Catholic Doctors Aided Lawsuit That Could Legalize Assisted Suicide in Montana

Bioethics   |   Steven Ertelt   |   Dec 10, 2008   |   9:00AM   |   WASHINGTON, DC

Catholic Doctors Aided Lawsuit That Could Legalize Assisted Suicide in Montana

by Matt Bowman
December 10, 2008 Note: Matt is an attorney with the Alliance Defense Fund, a leading pro-life legal alliance. ADF has been involved in numerous legal cases on pro-life issues ranging from defending pro-life legislation to uphold free speech rights to protecting vulnerable patients from euthanasia.

Judicial activism lives. Last Friday a state trial judge in Montana imposed assisted suicide on the entire state against the will of the people.

Montana’s criminal law, enacted by elected representatives, penalizes assisted suicide as a crime, and its “Rights of the Terminally Ill Act” expressly states that the people are not authorizing assisted suicide. Yet the state court trumped these laws by finding a right to assisted suicide in the constitution of the State of Montana.

Perhaps even more startling, the plaintiffs who demanded this result were not merely two patients with terminal illnesses, but they also included four doctors affiliated with St. Patrick Hospital in Missoula, Montana.

St. Patrick’s is a Catholic hospital, and is part of an outspokenly pro-life hospital network in the northwest called Providence Health & Services. Last month when a referendum passed in the State of Washington legalizing assisted suicide, Providence and some of its hospital leaders quickly issued a statement declaring that their doctors and hospitals would not be administering assisted suicide.

Four doctors are plaintiffs the Montana lawsuit, and they successfully demanded that the court override the will of the people and legalize assisted suicide by judicial fiat. They include Dr. George Risi, Jr., who is the Committee Chair for Infection Control at St. Patrick’s.

Dr. C. Paul Loehnen and Dr. Lar Autio are both in the medical staff directory of St. Patrick’s. And Dr. Stephen Speckart says in the lawsuit that he is an oncologist at the Montana Cancer Center, which is closely affiliated with St. Patrick’s. (The MCC web site does not currently list Dr. Speckart on its physicians page, though it does display his resume.)

Importantly, as the basis for bringing this lawsuit, all these doctors pointed to their regular care for terminal patients, and their desire to provide “aid in dying” including assisted suicide. They asserted, on behalf of their patients, the constitutional “right” to assisted suicide. The court specifically upheld their legal standing to sustain this case. The court placed great reliance on the physician’s role, and it distinctly declared the physician’s “right” to assist in a suicide.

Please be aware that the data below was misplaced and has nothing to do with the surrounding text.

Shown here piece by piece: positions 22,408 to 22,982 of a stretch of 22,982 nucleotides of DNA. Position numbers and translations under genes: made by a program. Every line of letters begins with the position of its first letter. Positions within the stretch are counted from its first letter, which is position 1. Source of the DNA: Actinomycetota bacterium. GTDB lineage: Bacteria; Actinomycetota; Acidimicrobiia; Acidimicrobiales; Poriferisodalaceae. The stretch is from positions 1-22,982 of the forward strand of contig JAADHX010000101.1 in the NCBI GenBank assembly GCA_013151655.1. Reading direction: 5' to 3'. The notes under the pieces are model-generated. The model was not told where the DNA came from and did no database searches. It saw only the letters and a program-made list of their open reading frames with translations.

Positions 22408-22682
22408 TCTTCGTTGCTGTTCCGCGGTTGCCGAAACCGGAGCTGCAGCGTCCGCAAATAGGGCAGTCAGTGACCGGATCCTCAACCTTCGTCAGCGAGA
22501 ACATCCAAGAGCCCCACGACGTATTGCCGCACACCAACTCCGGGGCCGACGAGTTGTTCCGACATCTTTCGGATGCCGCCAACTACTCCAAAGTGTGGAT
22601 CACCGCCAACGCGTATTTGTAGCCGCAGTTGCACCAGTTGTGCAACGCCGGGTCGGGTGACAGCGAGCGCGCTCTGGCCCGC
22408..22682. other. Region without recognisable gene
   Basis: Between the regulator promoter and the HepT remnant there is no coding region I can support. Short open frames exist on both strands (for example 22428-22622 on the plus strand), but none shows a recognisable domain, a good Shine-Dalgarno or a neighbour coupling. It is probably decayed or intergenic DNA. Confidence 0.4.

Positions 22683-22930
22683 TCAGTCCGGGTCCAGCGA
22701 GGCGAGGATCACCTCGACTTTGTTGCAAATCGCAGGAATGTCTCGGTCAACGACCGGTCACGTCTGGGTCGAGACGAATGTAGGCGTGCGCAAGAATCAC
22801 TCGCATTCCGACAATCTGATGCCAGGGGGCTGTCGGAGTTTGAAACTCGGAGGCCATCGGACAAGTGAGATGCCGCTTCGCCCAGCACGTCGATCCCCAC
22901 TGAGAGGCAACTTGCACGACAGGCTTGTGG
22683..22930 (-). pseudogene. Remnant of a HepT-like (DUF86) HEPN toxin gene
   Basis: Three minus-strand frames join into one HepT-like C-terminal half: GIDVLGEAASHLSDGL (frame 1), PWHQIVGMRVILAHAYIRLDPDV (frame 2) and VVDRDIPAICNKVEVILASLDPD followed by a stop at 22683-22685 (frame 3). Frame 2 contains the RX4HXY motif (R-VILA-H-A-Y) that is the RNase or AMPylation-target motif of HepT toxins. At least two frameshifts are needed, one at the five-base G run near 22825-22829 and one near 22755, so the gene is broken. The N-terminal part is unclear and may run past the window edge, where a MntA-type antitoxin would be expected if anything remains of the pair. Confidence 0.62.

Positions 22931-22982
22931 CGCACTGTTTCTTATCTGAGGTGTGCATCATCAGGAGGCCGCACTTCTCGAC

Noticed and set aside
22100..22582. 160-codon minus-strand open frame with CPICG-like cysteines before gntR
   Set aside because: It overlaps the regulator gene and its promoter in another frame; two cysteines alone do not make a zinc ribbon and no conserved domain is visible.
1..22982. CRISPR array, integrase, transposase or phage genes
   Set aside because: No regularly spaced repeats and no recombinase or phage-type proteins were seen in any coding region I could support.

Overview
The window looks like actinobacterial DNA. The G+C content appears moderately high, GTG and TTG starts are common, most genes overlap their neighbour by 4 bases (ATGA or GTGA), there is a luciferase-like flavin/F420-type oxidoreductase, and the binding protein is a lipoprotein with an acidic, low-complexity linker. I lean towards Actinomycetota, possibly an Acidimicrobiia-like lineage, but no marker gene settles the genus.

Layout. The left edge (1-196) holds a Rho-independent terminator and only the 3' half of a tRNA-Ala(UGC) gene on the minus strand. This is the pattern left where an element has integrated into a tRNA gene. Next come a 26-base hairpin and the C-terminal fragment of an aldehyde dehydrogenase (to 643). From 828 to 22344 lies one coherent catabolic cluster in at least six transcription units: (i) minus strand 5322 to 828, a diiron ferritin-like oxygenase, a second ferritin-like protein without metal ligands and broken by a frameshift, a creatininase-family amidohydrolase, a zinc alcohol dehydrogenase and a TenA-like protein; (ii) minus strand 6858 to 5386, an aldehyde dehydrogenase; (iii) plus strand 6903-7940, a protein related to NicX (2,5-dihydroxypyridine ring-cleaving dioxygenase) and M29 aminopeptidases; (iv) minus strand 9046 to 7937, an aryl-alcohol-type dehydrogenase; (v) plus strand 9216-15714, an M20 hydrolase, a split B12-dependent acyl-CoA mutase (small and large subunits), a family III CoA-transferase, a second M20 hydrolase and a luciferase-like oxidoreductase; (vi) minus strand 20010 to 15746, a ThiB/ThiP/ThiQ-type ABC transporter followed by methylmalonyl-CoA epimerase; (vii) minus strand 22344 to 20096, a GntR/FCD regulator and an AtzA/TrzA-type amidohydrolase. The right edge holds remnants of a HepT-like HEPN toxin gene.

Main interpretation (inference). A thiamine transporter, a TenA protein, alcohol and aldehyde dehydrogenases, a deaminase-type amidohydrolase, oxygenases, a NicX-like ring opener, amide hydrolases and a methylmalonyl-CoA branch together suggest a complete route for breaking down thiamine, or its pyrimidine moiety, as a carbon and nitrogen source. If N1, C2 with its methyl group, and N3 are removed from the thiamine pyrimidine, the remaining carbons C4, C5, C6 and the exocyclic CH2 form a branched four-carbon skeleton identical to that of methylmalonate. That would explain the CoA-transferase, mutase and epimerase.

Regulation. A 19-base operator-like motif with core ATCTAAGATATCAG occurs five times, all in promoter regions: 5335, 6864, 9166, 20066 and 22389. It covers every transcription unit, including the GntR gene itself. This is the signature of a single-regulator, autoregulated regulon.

It is unclear how many of these doctors’ terminal patients are cared for through St. Patrick’s, but it would be surprising to find out that there is no connection at all. The doctors therefore seem to be using their history of care through St. Patrick’s as a tool to help them impose legal assisted suicide on Montana. This also raises the issue of whether their desire to assist suicides would include situations in which patients are receiving treatment from them through St. Patrick’s.

I cannot find any information suggesting that St. Patrick Hospital knows that these doctors have abused their duty-to-heal in this fashion. I imagine that the doctors did not tell St. Patrick’s about it, especially since the hospital network is so outspokenly pro-life. St. Patrick Hospital and Providence Health & Services should be given some time to consider this information internally and to respond appropriately. I am confident that they will continue their strongly pro-life record in the State of Montana. (I am not calling for any campaign to contact the hospitals–I just think it is important to highlight these doctors’ apparent connection with Catholic healthcare.)

Assisted suicide victimizes people with illnesses. As Mailee Smith at AUL points out, not even the moderate limits on assisted suicide in Oregon and Washington exist under the Montana court’s exercise of policy-making. The court simply imposed a limitless regime in which the many abuses of assisted suicide can run rampant.

Catholic hospitals have a basic right not to participate in abortion and assisted suicide, and not to affiliate themselves with employees who publicly advocate and practice such atrocities. Religious organizations give truly compassionate care to the sick and dying. Their consistent witness is the most important asset we have in creating a culture of life in the medical field.

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